Christ established a clear association between word and food; both are life-giving, both are necessary. In this passage we can glimpse, for a brief moment, a church, an assembly gathered around Christ, hearing the word of life, and receiving the food of life. All heard the same word, all received the same food. There was a communion. This was one of the things the apostles and disciples had to learn. The feeding of the 5000 is intimately linked to the institution of the Eucharist. Most telling is the use of the same verbs to describe what Jesus does in the miracle: he takes, blesses, breaks and gives. Just as he will do again at the Last Supper and just as we do in the Eucharist.

In the Eucharist we are both the ones who are fed and the ones who must enable Christ’s nourishment to reach others. If we can access this food, like the 5000, we will eat our fill, and yet there will be plenty left over.

The disciples thought at first that they would be able to pass on to others, the task of feeding the hungry crowds. But instead it is they who must do it, even if they have to do it with the slender provisions of five loaves and two fish. A real act of worship takes place in which Jesus is the central figure and the apostles are the necessary ministers. They bring their offerings, their presentation, Jesus says the blessing – an act of thanksgiving over the gifts – ‘the work of human hands’. Notice how the distribution of the food is by Jesus to the apostles and by them, to the crowds.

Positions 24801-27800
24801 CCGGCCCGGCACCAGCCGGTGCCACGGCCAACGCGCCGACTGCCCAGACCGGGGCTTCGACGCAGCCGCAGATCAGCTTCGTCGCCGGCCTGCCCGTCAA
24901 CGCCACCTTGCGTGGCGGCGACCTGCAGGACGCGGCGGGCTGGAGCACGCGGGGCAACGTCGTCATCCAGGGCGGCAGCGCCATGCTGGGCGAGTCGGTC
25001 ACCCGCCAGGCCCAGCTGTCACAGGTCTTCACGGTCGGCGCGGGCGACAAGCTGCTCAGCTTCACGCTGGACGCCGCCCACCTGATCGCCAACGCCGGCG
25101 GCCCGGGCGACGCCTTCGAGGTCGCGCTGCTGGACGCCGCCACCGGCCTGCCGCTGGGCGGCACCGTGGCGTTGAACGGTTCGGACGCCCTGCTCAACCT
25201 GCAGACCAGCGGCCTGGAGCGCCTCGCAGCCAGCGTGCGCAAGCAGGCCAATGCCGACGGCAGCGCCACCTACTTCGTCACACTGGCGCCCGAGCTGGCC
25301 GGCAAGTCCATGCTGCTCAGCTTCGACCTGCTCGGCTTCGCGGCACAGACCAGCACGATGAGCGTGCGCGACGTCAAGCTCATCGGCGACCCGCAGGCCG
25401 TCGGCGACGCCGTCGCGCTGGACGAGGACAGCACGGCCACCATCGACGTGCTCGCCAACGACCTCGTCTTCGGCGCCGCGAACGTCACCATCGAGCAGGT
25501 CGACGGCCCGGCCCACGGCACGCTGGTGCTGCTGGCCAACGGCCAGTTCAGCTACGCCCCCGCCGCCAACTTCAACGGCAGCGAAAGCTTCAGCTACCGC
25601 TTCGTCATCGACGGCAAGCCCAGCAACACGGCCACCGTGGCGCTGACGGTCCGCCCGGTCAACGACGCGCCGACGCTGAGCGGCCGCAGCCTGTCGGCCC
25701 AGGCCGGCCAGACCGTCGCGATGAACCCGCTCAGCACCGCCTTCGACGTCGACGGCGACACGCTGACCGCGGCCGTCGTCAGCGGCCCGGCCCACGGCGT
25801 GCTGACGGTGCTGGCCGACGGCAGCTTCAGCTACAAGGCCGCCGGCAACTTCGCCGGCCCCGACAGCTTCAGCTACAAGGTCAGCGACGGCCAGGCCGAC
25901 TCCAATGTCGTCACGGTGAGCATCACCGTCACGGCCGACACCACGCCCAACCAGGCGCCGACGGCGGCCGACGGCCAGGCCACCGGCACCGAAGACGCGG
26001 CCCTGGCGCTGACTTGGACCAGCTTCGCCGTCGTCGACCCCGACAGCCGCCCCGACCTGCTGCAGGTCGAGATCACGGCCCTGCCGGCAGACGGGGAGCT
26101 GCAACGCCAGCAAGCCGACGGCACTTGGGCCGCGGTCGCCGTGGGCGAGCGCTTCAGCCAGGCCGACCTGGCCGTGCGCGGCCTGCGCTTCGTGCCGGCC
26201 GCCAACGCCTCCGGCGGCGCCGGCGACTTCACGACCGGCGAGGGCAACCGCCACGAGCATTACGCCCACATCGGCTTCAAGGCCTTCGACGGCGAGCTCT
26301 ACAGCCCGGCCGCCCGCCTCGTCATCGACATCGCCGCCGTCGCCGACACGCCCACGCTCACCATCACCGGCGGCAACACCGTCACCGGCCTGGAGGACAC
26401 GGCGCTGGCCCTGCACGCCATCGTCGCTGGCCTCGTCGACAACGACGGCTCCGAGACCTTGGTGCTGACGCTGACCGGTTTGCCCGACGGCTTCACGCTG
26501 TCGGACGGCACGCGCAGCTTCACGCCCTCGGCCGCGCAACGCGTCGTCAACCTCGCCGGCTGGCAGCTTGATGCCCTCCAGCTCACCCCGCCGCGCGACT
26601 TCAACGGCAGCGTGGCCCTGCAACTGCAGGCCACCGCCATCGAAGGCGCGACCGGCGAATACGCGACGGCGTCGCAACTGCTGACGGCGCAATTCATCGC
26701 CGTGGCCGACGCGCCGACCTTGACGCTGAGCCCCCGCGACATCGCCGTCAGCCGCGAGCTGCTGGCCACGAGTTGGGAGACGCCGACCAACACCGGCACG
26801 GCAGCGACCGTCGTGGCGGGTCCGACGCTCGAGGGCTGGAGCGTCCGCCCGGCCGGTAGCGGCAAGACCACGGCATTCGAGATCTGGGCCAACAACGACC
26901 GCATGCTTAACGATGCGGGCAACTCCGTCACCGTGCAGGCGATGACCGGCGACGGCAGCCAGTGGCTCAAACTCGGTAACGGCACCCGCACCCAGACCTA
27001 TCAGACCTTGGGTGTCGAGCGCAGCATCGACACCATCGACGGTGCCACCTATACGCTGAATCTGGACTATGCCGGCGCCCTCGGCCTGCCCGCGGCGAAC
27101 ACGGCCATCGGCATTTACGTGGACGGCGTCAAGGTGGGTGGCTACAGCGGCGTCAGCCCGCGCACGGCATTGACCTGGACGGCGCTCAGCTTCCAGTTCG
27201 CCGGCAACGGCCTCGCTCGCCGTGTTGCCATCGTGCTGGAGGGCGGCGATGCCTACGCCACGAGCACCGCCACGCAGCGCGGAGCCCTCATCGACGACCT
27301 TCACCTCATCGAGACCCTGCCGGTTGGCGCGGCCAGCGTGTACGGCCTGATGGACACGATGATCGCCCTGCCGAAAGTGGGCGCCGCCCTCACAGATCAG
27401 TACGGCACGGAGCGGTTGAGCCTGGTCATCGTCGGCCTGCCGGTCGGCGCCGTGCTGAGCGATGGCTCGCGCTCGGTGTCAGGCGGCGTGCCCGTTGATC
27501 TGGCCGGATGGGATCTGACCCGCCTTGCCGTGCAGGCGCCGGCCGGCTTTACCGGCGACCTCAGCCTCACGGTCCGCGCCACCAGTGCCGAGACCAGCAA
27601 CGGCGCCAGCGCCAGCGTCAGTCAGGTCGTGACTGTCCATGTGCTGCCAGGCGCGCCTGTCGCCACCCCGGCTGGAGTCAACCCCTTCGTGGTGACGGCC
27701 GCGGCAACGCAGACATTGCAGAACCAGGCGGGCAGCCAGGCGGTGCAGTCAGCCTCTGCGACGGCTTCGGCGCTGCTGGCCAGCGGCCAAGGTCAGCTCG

How true it is that the Church will never lack, in the desert of this world, the Eucharistic bread multiplied by the ministry of the twelve. All will eat and be satisfied and yet twelve baskets of fragments will be gathered up for the table of the Lord. The Sunday Eucharist is not about fast food for the soul. It is good to take time for it, so as to emphasize for ourselves and our families that it is a special time for being together. We need only to hunger and believe, in order to be made one with this act of pity and of sharing, bringing the tenderness of God to us!